Gaia in the UK

Taking the Galactic Census

UK contribution to the 1st Gaia data release – Gaia DR1

Hyades cluster based on TIGAS

A map of the Hyades members as identified from the Gaia DR1 Tycho-Gaia Astrometric Solution (TGAS) catalogue. The coordinate grid is at 5 degrees intervals, the three concentric circles are at 5, 10 and 15 pc from the cluster centre at the cluster distance. View larger image. (Image credit: F. van Leeuwen.)

UK involvement

"Gaia’s first major data release is both a wonderful achievement in its own right, and a taster of the truly dramatic advances to come in future years. Several UK teams have leading roles in Gaia’s Data Processing and Analysis efforts, which convert the huge raw data streams from the satellite into the beautiful science-ready information now made available for the global scientific and public communities. UK industry made critical contributions to the Gaia spacecraft. The UK public, including school students, as well as scientists, are sharing the excitement of this first ever Galactic census" said Prof Gerry Gilmore, the UK Principal Investigator for Gaia.

Gaia’s UK data processing involvement includes groups in Cambridge – which also hosts the major data processing computing centre DPCI, and leads the project-wide effort to discover new transient sources, EdinburghMSSL/UCL LondonLeicesterRutherford Appleton Lab, and Bristol. The team in Cambridge, led by Floor van Leeuwen, Dafydd Wyn Evans and Francesca De Angeli, took care of the data processing of the flux information, providing the calibrated magnitudes of around 1.6 billion stars, 1.1 billion of which are now published as part of the first data release. In the process, the Cambridge team also check the daily photometric data for unexpected large outliers, which led to the regular publication of photometric science alerts, ready for immediate follow-up observations from the ground. The team in Edinburgh, led by Michael Davidson and Nigel Hambly, worked on key aspects of the data pre-processing and satellite health checks, in collaboration with teams in Barcelona and Madrid.

Gaia photometric data processing lead Dr. Floor van Leeuwen said: "The sheer volume of data processed for this first release is beyond imagination: around 120 billion images were analysed, and most of these more than once, as all the processing is iterative. Many problems had to be overcome, and a few small ones are still left. Calibrations have not yet reached their full potential. Nevertheless, we are already reaching accuracies that are significantly better than expected before the mission, and which can challenge most ground-based photometric data in accuracy."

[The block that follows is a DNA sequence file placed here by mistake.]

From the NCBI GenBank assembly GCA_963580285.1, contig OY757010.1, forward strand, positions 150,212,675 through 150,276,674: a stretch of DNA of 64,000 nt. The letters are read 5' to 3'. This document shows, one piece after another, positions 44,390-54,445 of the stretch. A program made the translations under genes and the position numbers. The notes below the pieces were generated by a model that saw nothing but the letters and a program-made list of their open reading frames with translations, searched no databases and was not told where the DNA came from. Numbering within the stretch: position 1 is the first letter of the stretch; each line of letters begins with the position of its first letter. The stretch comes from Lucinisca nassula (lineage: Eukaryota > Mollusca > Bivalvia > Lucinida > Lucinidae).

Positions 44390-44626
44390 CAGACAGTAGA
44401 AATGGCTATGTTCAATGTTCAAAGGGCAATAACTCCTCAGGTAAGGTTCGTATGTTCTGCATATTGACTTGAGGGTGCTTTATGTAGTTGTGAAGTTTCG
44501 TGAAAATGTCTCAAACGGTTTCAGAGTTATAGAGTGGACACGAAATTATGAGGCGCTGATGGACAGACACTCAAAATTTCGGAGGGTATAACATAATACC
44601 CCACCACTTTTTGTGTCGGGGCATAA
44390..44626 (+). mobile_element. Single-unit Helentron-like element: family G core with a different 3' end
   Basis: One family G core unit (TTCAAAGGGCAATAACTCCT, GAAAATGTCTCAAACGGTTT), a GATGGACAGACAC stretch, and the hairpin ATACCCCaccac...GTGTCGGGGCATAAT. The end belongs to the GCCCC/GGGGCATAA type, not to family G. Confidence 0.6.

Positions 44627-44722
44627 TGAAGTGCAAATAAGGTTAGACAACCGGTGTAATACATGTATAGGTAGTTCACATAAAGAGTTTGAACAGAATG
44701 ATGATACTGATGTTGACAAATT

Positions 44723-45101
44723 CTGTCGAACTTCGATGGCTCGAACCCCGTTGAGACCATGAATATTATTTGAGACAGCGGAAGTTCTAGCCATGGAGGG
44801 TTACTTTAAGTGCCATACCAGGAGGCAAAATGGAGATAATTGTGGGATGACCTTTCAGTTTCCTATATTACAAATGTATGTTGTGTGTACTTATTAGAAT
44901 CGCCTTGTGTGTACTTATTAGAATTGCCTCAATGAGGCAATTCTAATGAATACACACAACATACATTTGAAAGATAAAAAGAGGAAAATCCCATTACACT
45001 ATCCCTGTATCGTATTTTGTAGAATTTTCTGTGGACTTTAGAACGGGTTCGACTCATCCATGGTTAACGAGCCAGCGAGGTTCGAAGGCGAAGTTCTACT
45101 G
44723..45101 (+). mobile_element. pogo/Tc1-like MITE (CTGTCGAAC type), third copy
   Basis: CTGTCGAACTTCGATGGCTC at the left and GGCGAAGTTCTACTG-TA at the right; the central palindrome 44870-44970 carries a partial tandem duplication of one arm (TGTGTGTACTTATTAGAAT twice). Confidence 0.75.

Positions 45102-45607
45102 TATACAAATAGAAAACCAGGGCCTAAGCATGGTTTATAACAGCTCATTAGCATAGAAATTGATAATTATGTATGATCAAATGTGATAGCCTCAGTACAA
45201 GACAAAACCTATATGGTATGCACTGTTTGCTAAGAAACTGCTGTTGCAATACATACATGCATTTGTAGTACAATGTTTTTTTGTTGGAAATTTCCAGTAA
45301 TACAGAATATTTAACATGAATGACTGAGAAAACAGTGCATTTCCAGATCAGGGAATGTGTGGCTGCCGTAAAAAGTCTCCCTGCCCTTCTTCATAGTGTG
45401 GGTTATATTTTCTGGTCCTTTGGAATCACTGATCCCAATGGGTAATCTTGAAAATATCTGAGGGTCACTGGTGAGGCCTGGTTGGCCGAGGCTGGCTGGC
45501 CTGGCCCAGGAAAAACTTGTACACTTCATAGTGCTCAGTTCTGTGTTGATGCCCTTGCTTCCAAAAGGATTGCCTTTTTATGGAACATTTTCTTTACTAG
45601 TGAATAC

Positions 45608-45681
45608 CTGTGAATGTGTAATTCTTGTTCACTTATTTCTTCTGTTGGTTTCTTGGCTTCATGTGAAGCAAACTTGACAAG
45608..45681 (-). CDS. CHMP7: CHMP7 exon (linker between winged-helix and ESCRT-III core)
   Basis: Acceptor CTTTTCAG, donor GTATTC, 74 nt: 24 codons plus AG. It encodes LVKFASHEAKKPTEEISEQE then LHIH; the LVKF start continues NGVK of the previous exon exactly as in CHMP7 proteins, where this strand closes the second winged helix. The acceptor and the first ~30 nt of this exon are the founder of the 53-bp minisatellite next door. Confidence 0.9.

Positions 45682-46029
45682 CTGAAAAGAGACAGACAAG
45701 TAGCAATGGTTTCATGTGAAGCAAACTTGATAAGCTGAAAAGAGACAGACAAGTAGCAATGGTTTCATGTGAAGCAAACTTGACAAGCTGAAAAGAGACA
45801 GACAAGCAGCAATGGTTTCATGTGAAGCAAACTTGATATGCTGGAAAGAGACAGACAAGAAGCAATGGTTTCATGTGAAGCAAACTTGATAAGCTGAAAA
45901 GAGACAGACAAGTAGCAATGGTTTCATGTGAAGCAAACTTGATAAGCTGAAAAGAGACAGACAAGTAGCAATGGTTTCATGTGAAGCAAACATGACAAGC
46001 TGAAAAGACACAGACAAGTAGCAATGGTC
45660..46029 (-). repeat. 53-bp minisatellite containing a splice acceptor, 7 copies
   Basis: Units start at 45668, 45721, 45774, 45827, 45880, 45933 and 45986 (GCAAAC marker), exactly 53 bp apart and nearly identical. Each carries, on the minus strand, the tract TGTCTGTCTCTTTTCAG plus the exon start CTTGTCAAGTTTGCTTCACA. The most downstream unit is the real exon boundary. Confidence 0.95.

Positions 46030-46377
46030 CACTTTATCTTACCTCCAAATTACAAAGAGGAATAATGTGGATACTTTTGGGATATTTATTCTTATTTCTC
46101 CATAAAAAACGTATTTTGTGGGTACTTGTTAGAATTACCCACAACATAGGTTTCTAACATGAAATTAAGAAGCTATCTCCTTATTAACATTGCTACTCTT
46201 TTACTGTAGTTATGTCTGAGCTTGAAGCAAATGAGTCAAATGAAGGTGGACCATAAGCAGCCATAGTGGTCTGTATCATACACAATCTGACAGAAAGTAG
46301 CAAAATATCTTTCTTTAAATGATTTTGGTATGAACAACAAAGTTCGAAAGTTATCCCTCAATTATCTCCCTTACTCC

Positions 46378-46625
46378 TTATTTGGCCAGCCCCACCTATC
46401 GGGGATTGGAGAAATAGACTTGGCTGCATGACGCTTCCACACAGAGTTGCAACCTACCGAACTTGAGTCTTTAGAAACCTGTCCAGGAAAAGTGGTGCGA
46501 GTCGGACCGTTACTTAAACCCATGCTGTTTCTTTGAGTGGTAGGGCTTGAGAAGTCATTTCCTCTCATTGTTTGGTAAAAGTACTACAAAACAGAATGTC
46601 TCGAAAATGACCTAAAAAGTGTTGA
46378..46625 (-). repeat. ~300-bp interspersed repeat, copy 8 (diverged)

The Gaia team in the UK also played a crucial role in the preparations for the data release, with the team in Edinburgh having worked on the data base from which the data can be extracted, and the team in Cambridge coordinated the beta testing of the data base access and the on-line documentation for the release.

Dr. Dafydd Wyn Evans said: "This first Gaia data release has been an important exercise for the Gaia data reduction teams, getting them to focus on deliverable products and their description. But it is only the first small step towards much more substantial results". For the UK teams the future means providing improvements in the pre-processing of the data and extending the processing to cover the photometric Blue and Red prism data. Also data from the radial velocity spectrometer, with major involvement from MSSL, will be included in future releases. The photometric science alerts will continue to operate throughout the mission, and summaries of the results will be included in future releases. DPCI manager Dr. Francesca De Angeli said "Despite the considerable amount of data, the first Gaia data release provides just a foretaste of the accuracy and completeness of the final catalogue."

Gaia Science Alerts

This Gaia data release marks the first chance astronomers and the public have had to get their hands on the most detailed map ever made of the sky. But Gaia has already been producing scientific results over the past two years in the form of Gaia Alerts (see Alerts section of this website for how you could take part).

Dr. Simon Hodgin, lead of the Cambridge Alerts team said "The Gaia Alerts project takes advantage of the fact that the Gaia satellite scans each part of the sky repeatedly throughout the mission. By comparing successive observations of the same patch of sky, scientists can search for "transients" – astronomical objects which brighten, fade, change or move. These transients are then announced to the world each day as "Gaia Alerts" for both professional and amateur astronomers to observe with telescopes from the ground."